The voltage and current of any line in a circuit depends on the phase to which it is connected. This is the basis of the metering equation Watts equals 0.5 volts times (amps of phase A minus amps of phase B) plus the difference in voltage between phase wires.
This is why most of the electricity meters on the market are still analog. They are extremely accurate, and are a great choice for most applications.
Single Phase Analog Power
Single phase power is a good choice for many applications because it requires less equipment, fewer transformers and lower energy bills.
It also gives more stable power, so that a power surge won’t cause damage to appliances.
It can be used with a variety of devices, including electric motors and transformers. It can even be used with an electrical switch to measure the amount of electricity flowing through a single-phase power distribution system.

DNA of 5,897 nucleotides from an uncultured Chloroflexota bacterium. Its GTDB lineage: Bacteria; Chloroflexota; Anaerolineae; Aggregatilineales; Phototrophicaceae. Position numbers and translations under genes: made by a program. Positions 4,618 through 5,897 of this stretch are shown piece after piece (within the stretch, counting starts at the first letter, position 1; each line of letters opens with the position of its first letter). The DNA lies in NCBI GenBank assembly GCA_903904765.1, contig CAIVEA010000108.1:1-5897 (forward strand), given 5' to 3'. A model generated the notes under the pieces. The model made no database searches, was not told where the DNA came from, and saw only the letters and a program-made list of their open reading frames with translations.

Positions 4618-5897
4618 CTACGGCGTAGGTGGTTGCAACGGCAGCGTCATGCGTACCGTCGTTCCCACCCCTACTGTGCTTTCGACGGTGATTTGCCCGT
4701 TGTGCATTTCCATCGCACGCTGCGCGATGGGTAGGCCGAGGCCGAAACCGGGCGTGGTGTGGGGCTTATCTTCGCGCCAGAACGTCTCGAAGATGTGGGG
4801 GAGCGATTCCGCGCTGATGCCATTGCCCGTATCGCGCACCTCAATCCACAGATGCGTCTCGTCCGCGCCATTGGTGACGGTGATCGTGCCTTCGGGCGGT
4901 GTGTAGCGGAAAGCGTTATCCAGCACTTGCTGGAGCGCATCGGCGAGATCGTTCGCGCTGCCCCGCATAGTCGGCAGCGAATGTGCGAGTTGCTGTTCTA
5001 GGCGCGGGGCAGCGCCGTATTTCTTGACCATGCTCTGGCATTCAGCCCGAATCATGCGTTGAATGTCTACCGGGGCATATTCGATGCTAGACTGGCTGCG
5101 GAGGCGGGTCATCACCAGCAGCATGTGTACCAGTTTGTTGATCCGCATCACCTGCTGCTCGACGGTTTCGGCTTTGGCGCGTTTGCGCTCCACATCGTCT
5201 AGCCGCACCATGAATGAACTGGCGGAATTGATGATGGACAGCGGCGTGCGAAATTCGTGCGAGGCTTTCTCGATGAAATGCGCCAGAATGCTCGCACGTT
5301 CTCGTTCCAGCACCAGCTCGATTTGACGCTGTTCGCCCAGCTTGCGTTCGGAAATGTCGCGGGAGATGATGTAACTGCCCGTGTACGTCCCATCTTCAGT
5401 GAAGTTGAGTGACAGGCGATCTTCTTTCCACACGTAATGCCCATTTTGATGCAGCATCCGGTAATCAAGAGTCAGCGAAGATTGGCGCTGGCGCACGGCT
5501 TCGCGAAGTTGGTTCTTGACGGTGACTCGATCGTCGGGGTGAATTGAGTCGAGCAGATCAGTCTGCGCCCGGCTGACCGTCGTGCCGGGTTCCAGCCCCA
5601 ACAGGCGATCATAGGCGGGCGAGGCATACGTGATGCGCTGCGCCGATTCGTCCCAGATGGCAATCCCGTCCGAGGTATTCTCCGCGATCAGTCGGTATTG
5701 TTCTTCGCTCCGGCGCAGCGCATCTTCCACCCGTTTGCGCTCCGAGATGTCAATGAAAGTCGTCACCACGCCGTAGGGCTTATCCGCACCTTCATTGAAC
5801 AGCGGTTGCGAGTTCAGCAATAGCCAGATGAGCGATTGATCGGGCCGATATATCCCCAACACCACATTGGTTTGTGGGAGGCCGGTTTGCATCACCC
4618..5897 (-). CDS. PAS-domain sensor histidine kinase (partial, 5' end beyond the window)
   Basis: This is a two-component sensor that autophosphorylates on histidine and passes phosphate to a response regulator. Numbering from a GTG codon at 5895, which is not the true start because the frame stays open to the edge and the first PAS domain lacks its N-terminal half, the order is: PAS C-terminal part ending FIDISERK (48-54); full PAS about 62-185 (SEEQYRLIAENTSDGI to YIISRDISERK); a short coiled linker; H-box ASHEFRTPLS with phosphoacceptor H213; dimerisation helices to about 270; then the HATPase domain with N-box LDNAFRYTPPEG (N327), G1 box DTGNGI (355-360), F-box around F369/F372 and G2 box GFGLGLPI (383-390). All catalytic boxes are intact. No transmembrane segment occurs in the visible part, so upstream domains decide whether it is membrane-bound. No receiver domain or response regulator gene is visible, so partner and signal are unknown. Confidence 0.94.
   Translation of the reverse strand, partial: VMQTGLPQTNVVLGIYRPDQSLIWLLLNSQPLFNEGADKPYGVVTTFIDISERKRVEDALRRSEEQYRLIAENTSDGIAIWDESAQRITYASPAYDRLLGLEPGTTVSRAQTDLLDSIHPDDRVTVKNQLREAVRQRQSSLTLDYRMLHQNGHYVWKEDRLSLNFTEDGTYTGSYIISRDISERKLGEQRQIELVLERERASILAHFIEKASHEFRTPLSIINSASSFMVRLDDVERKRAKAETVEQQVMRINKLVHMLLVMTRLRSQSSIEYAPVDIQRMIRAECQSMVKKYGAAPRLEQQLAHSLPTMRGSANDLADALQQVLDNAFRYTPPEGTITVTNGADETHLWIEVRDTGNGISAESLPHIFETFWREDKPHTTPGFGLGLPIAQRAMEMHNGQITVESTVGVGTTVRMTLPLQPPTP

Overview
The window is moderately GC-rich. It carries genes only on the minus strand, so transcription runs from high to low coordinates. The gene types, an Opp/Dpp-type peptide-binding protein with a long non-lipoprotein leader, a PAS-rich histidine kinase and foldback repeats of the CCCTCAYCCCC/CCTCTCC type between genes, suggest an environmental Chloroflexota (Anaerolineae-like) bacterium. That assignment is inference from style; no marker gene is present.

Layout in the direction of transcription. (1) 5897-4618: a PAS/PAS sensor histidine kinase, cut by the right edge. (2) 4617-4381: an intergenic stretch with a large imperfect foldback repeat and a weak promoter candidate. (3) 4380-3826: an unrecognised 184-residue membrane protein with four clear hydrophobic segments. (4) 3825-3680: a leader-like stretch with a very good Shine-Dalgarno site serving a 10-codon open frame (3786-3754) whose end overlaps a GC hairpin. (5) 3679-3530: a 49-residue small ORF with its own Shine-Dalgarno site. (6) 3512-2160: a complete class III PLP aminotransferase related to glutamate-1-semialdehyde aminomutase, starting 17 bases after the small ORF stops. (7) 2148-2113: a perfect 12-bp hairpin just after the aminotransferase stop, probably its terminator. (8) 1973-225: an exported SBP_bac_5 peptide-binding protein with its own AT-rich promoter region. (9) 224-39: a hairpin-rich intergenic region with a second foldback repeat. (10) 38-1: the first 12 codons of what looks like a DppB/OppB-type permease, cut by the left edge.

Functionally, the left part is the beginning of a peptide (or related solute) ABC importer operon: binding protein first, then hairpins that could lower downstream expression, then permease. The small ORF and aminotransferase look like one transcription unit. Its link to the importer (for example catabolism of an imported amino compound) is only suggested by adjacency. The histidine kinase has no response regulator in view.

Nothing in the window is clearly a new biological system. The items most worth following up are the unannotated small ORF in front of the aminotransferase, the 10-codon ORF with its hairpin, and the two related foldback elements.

Unlike three-phase power, which is typically delivered to large industrial users and multifamily dwellings, single-phase power does not require local transformers. Instead, it delivers low voltages to the customer, which can be safer and easier to measure.
This type of power can be measured using the MAXQ3180 multifunction, polyphase analog front-end device. Whether the load is a simple resistive or capacitive load, the device can measure and calculate a variety of metering and power-quality parameters.
Single-phase operation of the MAXQ3180 is simple and requires no special software configuration. In fact, the unused channels in a phase A measurement can be disabled to improve performance and eliminate unnecessary calculations.
The metering and power-quality measurement process for a single-phase application starts with accurate measurement of the mains frequency. Next, a 90deg phase shift is applied to the voltage samples. The shifted samples are stored in 48-bit registers for further processing.
The accumulated results are processed for apparent power, frequency and power factor. During this process, the AFEENRDYFG metering interrupt flag is asserted high to signal completion of the foreground measurements.